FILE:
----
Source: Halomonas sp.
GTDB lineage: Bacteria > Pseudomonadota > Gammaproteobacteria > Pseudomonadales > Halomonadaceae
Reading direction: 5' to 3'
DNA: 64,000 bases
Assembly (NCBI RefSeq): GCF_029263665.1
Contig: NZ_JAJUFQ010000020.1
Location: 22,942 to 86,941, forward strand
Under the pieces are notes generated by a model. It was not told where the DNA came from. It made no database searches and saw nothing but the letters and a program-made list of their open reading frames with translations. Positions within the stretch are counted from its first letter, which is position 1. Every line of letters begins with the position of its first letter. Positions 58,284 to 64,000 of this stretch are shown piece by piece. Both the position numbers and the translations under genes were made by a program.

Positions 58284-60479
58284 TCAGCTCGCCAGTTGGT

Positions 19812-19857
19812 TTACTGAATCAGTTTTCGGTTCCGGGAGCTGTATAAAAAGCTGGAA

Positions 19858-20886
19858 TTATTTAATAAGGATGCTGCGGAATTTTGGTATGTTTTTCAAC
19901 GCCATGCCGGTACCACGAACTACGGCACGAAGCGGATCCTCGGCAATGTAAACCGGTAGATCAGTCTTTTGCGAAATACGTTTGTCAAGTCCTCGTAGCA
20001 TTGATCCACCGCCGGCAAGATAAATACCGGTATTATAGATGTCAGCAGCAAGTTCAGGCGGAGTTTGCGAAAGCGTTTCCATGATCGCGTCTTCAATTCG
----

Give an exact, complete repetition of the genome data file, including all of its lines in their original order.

Source: Halomonas sp.
GTDB lineage: Bacteria > Pseudomonadota > Gammaproteobacteria > Pseudomonadales > Halomonadaceae
Reading direction: 5' to 3'
DNA: 64,000 bases
Assembly (NCBI RefSeq): GCF_029263665.1
Contig: NZ_JAJUFQ010000020.1
Location: 22,942 to 86,941, forward strand
Under the pieces are notes generated by a model. It was not told where the DNA came from. It made no database searches and saw nothing but the letters and a program-made list of their open reading frames with translations. Positions within the stretch are counted from its first letter, which is position 1. Every line of letters begins with the position of its first letter. Positions 58,284 to 64,000 of this stretch are shown piece by piece. Both the position numbers and the translations under genes were made by a program.

Positions 58284-60479
58284 TCAGCTCGCCAGTTGGT

Positions 19812-19857
19812 TTACTGAATCAGTTTTCGGTTCCGGGAGCTGTATAAAAAGCTGGAA

Positions 19858-20886
19858 TTATTTAATAAGGATGCTGCGGAATTTTGGTATGTTTTTCAAC
19901 GCCATGCCGGTACCACGAACTACGGCACGAAGCGGATCCTCGGCAATGTAAACCGGTAGATCAGTCTTTTGCGAAATACGTTTGTCAAGTCCTCGTAGCA
20001 TTGATCCACCGCCGGCAAGATAAATACCGGTATTATAGATGTCAGCAGCAAGTTCAGGCGGAGTTTGCGAAAGCGTTTCCATGATCGCGTCTTCAATTCG